Read moreGod never seems to be at home

Enthusiastic students were told the story of Kyogen

In the classical Zen of China a monk, called by the Japanese Kyogen, was famous as a scholar who after many years had mastered the scriptures. When the Abbot, his teacher died the new Abbot told him he could if he wished leave the monastery as he had now full knowledge of the doctrine. To the others’ protests he set Kyogen the Koan riddle: “What is your true face before your father and mother were born?” Baffled and furious Kyogen left the monastery but the riddle haunted him. He spent the next years in isolation minding the shrine of the 6th Chinese Patriarch without hope or expectation but still revolving the riddle in his mind. Eleven years on as he swept the courtyard, the stroke of his broom sent a stone skidding across the ground to strike the bamboo fence. The loud Clack! seemed to knock away a wedge in …

Read moreEnthusiastic students were told the story of Kyogen

It takes a long time before Life forgives us for our own imitations

In the 1930s when Japan was preparing for war, foreigners were regarded with great suspicion, especially by the police. Sometimes the suspicions were built on chance coincidence without any substance, but in the official mind they proved hard to shift. A young accountant employed by a foreign firm used to enliven his evenings by visits to geisha houses, where he drank and talked and laughed with the girls. He never learned any Japanese but as it happened he was a very good mimic. In the course of these evenings he learned to sing some of the little songs along with the girls, mimicking their pronunciation with remarkable accuracy. In time he could sing some of these songs himself just accompanied by one of them on the three-stringed Samisen. He had no idea of the meaning of what he was singing. When war came suddenly he was arrested and interned along …

Read moreIt takes a long time before Life forgives us for our own imitations

The Blotch made by Zen Master Shido Bunan

The Zen Master Shido Bunan was once appealed to by a family of local lords at Okubo. For over twenty years they had been plagued by continuous misfortunes and they had consulted various astrologers, spirit mediums, and even some Buddhist priests, but without success. The disasters went on. When the request for help came Bunan read it and simply said: “there’s no need for me to make a special visit for this sort of thing. Give the messenger this.” He slumped down at his writing table, slapped down a sheet of white paper, snatched up a brush, and splodged what looked like a black rice cake in the middle of the sheet. He passed it to the messenger with the words “Tell them to paste it up somewhere.” The horrified messenger took it back and reported to the head of the Okubo family who also had the feeling he was …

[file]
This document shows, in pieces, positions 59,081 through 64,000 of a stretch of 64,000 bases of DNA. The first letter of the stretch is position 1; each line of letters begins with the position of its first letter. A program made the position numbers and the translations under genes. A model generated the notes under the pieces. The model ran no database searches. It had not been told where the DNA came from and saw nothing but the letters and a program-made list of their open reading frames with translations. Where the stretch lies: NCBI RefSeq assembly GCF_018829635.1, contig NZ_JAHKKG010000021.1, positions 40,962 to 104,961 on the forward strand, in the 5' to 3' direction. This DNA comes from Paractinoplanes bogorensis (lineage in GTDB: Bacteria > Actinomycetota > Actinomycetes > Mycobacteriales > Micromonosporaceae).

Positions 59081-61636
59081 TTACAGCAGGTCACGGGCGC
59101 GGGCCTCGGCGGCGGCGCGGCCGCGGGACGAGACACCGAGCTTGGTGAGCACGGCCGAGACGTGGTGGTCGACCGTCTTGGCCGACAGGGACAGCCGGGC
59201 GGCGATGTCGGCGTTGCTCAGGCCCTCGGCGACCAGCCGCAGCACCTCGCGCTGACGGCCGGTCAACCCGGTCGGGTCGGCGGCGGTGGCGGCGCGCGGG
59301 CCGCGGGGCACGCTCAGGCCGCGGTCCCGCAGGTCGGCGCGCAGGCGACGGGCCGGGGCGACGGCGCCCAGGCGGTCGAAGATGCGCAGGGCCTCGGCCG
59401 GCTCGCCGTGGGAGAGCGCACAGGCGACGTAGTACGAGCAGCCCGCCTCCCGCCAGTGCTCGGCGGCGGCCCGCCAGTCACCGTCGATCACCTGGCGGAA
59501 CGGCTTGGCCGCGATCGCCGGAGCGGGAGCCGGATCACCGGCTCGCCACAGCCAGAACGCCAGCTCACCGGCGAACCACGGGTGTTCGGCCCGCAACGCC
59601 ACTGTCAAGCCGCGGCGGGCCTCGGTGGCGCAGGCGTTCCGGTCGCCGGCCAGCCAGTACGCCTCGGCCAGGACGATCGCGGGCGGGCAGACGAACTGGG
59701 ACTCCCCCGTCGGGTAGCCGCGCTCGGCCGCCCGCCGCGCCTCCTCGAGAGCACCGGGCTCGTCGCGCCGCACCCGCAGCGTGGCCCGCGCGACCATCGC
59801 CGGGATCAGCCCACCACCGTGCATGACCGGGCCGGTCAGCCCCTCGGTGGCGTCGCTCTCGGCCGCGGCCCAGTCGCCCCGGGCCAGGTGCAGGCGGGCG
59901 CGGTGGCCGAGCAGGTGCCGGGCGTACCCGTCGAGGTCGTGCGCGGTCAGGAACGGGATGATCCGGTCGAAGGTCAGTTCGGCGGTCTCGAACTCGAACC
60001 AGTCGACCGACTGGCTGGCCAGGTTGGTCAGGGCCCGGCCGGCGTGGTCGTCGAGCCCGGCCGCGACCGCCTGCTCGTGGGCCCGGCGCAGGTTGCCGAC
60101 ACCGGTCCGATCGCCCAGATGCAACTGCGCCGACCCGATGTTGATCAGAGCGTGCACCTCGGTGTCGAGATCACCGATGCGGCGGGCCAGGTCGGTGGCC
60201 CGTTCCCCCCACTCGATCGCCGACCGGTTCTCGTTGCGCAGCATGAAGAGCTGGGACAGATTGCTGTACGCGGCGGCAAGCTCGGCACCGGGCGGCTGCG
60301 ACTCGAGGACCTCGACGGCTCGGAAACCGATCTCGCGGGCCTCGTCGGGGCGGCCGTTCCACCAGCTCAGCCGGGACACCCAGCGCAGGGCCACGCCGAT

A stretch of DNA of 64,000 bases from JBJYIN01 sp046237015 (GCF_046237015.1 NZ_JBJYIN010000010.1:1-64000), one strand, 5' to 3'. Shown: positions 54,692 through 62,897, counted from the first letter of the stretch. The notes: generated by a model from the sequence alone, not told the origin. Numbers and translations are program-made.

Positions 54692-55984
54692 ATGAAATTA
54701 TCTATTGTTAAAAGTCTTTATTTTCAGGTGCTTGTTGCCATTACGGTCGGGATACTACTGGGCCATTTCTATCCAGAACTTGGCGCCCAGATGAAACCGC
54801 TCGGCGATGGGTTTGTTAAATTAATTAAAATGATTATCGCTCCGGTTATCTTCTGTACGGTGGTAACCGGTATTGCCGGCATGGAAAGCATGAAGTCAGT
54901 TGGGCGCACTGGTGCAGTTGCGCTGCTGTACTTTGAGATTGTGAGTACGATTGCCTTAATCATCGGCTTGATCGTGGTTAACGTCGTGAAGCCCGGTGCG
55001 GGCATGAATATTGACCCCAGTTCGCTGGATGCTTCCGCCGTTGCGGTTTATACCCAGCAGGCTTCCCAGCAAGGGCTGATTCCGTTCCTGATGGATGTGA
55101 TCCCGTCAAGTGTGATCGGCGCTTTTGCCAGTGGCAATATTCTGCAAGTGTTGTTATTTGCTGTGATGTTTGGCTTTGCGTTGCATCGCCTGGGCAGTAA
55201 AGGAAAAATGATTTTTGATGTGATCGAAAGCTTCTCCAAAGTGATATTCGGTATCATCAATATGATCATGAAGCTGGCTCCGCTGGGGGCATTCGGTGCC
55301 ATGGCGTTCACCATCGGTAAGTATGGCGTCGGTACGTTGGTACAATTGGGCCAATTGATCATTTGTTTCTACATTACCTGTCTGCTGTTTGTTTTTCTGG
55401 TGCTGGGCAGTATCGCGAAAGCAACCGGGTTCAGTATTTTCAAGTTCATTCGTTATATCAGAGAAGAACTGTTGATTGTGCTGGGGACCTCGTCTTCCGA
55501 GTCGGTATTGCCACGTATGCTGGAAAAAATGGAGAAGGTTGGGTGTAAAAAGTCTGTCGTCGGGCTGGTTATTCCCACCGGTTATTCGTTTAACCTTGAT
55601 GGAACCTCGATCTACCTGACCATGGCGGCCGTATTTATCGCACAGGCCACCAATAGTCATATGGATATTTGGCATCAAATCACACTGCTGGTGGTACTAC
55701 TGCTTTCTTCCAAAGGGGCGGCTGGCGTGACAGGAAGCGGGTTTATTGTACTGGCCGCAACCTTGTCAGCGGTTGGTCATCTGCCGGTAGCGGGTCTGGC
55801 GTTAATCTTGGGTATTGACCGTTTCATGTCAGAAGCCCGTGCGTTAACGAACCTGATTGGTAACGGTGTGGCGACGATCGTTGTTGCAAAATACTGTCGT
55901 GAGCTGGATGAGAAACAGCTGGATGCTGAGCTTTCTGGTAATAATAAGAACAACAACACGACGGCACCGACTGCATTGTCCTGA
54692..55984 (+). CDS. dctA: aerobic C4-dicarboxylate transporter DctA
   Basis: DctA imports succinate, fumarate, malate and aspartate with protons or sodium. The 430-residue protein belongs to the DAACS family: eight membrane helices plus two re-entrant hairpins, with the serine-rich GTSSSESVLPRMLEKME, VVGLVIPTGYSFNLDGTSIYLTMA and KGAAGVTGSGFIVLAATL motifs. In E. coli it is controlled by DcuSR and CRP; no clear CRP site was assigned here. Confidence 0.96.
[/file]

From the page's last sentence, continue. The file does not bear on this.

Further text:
Read moreThe Blotch made by Zen Master Shido Bunan

Money has nothing to do with the Truth

Some of the Christian missionaries who went to Japan in the mid-19th century were scholarly men, who mastered the language both spoken and Classical, and also made a study of basic Buddhism. However, one such found to his dismay that he was sometimes unable to meet the arguments of Buddhists in public debates, and decided that he must go far deeper into Buddhism to find the refutations he sought. He heard that the greatest scholar of Buddhism was a Zen abbot living in semi-retirement in a tiny monastery. He made inquiries, and found that the abbot never took any fee for his teaching and would not accept any money donations to the monastery. Scholars from all over Japan used to come to stay for two or three months in the nearby villages, paying rent, and the villagers served the tiny monastery in various ways: the local carpenters kept the building …

Read moreMoney has nothing to do with the Truth

There is something, not a sin, which often can’t be forgiven

A woman member of a traditional Yoga group also served on the fund-raising committee of a charity. Her written articles and her appeals at public meetings were attractive, and brought in many more donations than those of her colleagues. She began to notice a certain coolness towards her suggestions at committee meetings; they were nearly always turned down on some pretext. She mentioned this to the teacher, saying, “I wonder whether I am seen as bossy or something like that. I try not to present my suggestions in a pushy way, but still I feel I must be doing something wrong.” The teacher said: “People will forgive some bossiness in a good worker, though you don’t sound bossy. In fact, people will forgive almost anything in a good worker: arrogance, a bit of roguery, a bit of waspishness – all that sort of thing. But you’ve done one thing that’s …

Read moreThere is something, not a sin, which often can’t be forgiven

Do NOT follow this link or you will be banned from the site!